Youth athletes who spend a lot of time running, jumping, and playing sports are most susceptible to Jumper's Knee. This condition is a stress reaction of the tibial tuberosity. It causes pain and inflammation on the front side of the knee. Usually, this condition will occur when the athlete has growth spurts. Muscles, tendons, and ligaments struggle to keep up during boney growth spurts.
The patella tendon attaches to a growth center on the front of the lower leg, called the tibial tuberosity. When the quadricep muscles are overly tight, this will create tension through the patella tendon and onto the growth center causing pain and inflammation.
If severe enough, sometimes rest is advised, but it is commonly a condition that an athlete can play with most of the time.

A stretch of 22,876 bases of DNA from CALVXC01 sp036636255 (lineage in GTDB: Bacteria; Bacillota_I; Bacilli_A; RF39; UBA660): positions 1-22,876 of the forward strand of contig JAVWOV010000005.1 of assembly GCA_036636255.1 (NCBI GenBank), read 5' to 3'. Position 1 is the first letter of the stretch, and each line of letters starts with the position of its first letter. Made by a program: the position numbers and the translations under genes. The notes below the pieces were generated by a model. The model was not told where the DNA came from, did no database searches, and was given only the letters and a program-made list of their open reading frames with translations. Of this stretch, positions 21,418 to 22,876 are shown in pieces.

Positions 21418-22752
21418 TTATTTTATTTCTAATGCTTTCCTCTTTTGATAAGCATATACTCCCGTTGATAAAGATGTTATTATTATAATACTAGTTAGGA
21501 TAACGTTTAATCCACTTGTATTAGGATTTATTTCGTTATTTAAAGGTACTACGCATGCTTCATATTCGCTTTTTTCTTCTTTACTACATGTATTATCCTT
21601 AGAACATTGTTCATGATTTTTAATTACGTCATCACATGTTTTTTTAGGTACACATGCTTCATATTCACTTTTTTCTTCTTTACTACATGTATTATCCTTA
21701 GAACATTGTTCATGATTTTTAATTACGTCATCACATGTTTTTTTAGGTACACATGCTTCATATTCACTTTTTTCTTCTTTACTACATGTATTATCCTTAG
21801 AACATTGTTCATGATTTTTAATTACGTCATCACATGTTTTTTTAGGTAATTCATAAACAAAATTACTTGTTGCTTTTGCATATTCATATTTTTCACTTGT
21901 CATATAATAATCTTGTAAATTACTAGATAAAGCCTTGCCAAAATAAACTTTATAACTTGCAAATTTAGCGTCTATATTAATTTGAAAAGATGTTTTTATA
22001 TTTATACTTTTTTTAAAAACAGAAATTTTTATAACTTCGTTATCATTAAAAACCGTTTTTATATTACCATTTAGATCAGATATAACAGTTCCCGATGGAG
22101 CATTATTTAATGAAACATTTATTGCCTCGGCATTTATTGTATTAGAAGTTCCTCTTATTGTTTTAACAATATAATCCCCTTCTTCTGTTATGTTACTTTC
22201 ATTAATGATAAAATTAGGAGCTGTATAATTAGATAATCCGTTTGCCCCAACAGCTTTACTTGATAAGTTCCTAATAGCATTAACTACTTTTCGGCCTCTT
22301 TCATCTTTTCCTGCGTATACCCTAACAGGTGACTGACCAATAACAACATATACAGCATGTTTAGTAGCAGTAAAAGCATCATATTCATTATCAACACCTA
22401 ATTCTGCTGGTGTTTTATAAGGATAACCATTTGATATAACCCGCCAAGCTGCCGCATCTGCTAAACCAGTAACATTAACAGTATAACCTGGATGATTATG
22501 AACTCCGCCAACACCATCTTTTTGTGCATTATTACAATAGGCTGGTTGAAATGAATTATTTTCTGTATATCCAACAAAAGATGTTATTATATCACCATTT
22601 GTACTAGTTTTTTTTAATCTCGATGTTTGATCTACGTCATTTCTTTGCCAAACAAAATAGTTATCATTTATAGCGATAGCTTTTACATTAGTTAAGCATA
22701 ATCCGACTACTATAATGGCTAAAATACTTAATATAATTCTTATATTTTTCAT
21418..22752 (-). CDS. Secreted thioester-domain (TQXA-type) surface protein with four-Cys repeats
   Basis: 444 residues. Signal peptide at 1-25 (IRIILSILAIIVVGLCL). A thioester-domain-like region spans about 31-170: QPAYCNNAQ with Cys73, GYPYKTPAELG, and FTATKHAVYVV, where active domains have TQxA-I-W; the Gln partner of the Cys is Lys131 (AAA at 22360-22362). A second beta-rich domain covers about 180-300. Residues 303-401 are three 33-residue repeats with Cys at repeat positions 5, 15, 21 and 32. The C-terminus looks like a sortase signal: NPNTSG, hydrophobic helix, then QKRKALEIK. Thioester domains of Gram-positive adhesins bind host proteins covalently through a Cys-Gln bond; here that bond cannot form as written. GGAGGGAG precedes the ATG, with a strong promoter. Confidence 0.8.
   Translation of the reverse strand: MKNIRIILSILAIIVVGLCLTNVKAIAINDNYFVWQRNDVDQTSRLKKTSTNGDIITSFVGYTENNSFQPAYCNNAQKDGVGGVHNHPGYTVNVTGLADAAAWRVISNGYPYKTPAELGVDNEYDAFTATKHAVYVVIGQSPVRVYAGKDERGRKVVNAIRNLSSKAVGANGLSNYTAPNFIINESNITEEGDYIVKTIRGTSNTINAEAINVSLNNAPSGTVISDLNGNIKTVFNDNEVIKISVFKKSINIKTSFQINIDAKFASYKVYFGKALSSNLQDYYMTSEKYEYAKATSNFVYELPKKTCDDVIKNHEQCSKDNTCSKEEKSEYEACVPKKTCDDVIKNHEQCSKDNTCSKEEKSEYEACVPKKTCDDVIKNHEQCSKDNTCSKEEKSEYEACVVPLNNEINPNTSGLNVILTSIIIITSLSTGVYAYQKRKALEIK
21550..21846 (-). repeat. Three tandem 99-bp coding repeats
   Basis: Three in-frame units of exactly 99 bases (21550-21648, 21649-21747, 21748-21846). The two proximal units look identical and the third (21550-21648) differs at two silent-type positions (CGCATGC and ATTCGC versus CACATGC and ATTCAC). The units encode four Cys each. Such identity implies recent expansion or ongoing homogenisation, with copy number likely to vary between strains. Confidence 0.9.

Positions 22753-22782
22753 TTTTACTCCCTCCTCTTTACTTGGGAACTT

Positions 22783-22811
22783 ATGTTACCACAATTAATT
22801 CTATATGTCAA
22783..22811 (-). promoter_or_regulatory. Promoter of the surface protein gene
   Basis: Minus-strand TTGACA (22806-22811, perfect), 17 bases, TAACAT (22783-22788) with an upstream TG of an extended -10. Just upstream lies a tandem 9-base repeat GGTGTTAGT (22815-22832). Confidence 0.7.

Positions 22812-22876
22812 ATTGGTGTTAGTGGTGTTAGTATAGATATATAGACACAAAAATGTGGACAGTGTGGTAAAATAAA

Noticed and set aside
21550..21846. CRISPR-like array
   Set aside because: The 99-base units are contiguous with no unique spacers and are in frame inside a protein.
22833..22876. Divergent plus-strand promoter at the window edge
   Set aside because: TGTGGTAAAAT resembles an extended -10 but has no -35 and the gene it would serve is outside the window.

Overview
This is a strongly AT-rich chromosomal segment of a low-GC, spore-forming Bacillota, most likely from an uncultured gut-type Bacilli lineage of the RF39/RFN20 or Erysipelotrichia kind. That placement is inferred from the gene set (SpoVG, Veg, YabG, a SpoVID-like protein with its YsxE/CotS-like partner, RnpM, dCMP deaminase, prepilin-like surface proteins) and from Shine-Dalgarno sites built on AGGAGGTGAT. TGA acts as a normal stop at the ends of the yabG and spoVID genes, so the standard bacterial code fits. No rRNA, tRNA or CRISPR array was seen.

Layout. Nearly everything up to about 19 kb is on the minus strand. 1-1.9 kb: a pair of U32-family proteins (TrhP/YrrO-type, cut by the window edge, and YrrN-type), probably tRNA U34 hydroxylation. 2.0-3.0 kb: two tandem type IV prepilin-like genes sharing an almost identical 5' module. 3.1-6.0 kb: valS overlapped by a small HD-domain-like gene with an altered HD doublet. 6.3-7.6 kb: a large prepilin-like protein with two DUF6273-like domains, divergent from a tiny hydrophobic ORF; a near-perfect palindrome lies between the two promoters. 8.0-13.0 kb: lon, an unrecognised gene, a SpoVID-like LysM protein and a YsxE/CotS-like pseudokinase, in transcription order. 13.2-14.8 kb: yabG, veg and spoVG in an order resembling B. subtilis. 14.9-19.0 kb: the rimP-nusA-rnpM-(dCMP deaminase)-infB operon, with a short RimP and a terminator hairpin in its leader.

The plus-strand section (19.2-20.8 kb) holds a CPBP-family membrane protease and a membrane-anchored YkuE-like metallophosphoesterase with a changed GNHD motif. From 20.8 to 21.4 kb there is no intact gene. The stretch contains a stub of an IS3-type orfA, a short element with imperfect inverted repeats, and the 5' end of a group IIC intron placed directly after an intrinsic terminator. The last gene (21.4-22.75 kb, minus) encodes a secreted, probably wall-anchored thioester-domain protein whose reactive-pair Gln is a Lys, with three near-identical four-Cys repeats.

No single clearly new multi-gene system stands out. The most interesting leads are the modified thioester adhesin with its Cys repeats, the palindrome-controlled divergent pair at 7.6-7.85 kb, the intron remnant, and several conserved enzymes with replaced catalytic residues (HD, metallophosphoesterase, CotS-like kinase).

At Skare Spine and Performance in Rochester, our goal will be to reduce tension and tightness in the quadricep musculature to take stress and pressure off the injury site. With muscle work and dry needling, we can effectively do this. The athlete will also be taught specific stretches for home care to speed up the healing process.
My 12 year old has Osgood-Schlatter disease and we were told there is nothing to help other than PT (which we tried), pain relievers (which we tried), and rest (which is heartbreaking for an athlete). His work with her has not only alleviated her pain but helped her to improve as an athlete and stay in the game.
He is the best at what he does, is easy to work with, and reasonably priced. I HIGHLY recommend!